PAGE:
March 9, 2023 is National Slam the Scam Day
Every year in March, people raise awareness about the prevalence of scams and educate each other on how to avoid falling victim to them. This annual event was established in 2020 to promote awareness and prevent scammers from successfully carrying out their deceitful crimes, particularly those related to Social Security scams.
Scammers are becoming increasingly sophisticated in their tactics, making it more important than ever to be vigilant and informed. In this blog, we’ll explore the history of National Slam the Scam Day, discuss common types of scams, and provide tips on how to protect yourself from becoming a victim. Let’s get started!
Fighting Government Imposter Scams
Did you know that Social Security imposter scams are the top reported type of government imposter fraud to the Federal Trade Commission? These scams involve criminals posing as representatives of the Social Security Administration in an attempt to obtain personal information and money from unsuspecting individuals.
A government imposter scam is when someone pretends to work for the government and asks for personal information, money, or threatens the victim. These scams usually happen over the phone but can also occur via email, text, social media, or mail. To protect yourself, remember the four basic signs of a scam:
- Scammers pretend to come from a familiar organization or agency.
- Their email attachments may contain official-looking logos, seals, signatures, or pictures of employee credentials.
- They may use legitimate names of employees of the Office of Inspector General or Social Security Administration.
- They may “spoof” official government phone numbers or local police departments.
The best way to stop these crimes is to educate consumers. By learning to recognize these scams, we can avoid falling prey to them. According to the SSA, it’s important to remember that real government officials will NEVER:
- threaten arrest or legal action against you unless you immediately send money;
- promise to increase your benefits or resolve a problem if you pay a fee or move your money into a protected account;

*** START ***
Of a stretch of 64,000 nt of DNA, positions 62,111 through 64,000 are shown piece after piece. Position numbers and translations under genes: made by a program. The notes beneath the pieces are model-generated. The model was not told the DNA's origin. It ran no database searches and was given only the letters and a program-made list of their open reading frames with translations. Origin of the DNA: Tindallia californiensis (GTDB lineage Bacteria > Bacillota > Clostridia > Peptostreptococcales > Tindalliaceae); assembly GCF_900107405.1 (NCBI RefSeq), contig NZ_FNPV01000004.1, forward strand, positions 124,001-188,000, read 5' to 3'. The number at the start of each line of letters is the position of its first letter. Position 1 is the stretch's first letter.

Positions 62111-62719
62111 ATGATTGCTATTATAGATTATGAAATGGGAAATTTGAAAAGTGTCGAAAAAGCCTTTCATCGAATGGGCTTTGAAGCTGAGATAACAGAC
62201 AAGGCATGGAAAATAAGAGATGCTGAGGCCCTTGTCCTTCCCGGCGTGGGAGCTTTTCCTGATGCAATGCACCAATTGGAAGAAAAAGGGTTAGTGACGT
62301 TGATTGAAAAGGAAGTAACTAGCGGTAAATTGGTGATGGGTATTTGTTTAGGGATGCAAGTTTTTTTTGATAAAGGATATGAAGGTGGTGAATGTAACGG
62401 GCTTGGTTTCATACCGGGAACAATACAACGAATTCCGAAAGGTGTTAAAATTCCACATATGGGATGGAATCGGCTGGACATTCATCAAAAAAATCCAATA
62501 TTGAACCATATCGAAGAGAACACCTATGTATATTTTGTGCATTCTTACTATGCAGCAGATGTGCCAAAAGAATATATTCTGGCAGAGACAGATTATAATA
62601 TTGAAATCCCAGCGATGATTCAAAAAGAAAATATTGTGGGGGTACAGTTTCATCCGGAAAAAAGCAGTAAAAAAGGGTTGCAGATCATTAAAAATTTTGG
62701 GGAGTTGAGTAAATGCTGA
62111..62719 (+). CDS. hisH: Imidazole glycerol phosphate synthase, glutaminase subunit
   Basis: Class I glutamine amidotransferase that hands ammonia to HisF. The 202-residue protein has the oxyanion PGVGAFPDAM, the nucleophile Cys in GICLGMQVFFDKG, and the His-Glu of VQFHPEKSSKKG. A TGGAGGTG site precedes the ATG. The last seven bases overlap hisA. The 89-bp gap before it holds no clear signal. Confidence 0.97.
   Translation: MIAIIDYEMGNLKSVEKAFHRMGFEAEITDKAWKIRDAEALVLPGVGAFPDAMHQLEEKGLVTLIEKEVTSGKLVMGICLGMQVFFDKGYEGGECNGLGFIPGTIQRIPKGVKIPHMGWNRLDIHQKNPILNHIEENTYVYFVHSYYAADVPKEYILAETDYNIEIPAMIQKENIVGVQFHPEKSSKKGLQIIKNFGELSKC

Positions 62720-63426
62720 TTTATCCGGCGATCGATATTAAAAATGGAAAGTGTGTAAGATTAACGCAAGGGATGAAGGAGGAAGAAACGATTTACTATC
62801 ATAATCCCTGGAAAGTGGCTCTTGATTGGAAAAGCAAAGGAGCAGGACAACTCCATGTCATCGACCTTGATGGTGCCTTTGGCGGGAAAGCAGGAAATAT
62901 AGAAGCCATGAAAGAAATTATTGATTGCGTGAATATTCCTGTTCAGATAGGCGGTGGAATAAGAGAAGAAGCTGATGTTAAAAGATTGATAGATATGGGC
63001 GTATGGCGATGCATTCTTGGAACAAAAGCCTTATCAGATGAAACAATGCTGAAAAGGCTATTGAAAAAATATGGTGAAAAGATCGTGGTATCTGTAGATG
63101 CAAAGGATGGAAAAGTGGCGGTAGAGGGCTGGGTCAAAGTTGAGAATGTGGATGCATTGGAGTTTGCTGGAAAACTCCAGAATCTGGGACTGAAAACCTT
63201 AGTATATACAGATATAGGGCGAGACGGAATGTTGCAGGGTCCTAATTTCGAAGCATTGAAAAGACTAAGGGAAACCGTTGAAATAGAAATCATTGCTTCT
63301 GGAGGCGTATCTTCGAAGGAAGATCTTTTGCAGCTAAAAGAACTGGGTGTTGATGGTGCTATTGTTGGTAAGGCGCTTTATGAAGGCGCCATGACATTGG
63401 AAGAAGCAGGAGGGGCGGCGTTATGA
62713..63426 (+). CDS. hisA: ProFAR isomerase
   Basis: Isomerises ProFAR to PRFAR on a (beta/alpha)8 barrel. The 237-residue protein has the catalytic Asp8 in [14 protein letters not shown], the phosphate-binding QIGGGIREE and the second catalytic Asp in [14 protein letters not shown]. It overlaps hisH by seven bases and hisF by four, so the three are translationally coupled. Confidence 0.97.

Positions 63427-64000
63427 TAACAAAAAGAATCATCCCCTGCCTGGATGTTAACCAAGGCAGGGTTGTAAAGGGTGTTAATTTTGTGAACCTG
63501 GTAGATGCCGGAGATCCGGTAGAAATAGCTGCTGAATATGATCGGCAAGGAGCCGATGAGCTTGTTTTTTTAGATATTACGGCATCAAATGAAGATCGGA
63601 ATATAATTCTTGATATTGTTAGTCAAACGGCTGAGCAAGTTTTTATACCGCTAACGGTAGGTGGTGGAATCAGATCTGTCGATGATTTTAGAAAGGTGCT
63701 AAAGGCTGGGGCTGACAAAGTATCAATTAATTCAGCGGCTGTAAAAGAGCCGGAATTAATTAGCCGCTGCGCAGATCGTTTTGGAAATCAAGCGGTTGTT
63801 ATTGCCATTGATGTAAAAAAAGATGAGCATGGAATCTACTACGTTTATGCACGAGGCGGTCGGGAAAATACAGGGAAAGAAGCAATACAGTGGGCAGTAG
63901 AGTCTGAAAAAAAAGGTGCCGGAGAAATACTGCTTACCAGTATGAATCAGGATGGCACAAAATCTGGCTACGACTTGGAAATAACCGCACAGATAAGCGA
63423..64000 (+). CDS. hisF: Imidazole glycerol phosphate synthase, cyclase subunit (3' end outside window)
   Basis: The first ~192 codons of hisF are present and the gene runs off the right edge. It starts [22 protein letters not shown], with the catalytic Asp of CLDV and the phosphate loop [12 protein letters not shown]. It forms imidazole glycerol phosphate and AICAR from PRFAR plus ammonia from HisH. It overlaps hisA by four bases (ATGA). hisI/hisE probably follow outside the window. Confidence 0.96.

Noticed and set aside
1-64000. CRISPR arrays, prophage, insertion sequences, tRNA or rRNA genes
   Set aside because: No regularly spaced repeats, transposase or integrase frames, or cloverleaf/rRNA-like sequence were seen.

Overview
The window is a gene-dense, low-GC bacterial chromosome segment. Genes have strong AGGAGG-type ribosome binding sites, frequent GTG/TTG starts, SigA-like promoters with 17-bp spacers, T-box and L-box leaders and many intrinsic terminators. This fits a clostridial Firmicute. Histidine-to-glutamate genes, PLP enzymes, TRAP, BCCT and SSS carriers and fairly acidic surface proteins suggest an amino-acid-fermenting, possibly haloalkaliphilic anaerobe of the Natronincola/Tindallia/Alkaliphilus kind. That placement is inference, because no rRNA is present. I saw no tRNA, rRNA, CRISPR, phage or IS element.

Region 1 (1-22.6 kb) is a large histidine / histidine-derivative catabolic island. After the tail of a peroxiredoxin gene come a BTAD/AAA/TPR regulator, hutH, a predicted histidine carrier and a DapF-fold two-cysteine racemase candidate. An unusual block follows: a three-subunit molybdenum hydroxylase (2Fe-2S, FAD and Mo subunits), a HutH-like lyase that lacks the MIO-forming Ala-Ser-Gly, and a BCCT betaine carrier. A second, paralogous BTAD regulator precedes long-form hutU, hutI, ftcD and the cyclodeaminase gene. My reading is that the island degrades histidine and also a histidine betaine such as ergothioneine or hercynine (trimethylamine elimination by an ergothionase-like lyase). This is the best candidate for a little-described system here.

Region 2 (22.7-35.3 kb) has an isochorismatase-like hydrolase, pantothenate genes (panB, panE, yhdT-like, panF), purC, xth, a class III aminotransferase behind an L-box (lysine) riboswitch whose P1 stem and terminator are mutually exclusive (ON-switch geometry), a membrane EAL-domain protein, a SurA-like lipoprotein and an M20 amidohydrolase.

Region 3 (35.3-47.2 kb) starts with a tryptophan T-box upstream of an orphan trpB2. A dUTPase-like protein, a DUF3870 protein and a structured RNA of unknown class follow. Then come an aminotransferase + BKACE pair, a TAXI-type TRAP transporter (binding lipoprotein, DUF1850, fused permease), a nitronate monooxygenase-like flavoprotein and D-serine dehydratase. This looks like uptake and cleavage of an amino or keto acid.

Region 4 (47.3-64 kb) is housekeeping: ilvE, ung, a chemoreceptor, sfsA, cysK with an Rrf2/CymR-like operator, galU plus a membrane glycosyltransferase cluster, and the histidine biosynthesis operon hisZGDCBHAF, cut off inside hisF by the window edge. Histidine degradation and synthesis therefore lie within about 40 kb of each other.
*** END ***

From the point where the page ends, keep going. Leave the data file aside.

- require payment with gift cards, prepaid debit cards, wire transfer, Internet currency, or by mailing cash; or
- try to gain your trust by providing fake “documentation,” false “evidence,” or the name of a real government official.
What To Do If You Receive Suspicious Messages
If you get a strange phone call, text, email, social media message, or letter from someone claiming to be from Social Security, the SSA recommends the following tips to protect yourself:
- Hang up or ignore the message, and never click on links or attachments.
- Don’t let anyone pressure you into making a quick decision. Legitimate businesses will give you enough time to think before making any decisions.
- Never make a payment with cryptocurrency, a wire transfer service such as Western Union or MoneyGram, or a gift card if someone demands it. Also, don’t deposit a check and send money back to someone you don’t know.
- Protect your personal information. Be careful if anyone contacts you about an issue that you do not recognize, even if they have some of your personal information.
According to officials, the best way to handle a scam is to ignore the phone calls, emails, and texts and to report any fraudulent activities. Share this information with your community to protect them from scammers and report any scams to the Office of the Inspector General at oig.ssa.gov/report.
Sangu Mail joins the National #SlamTheScam Day. For more information and tips on how to avoid scam, visit this page.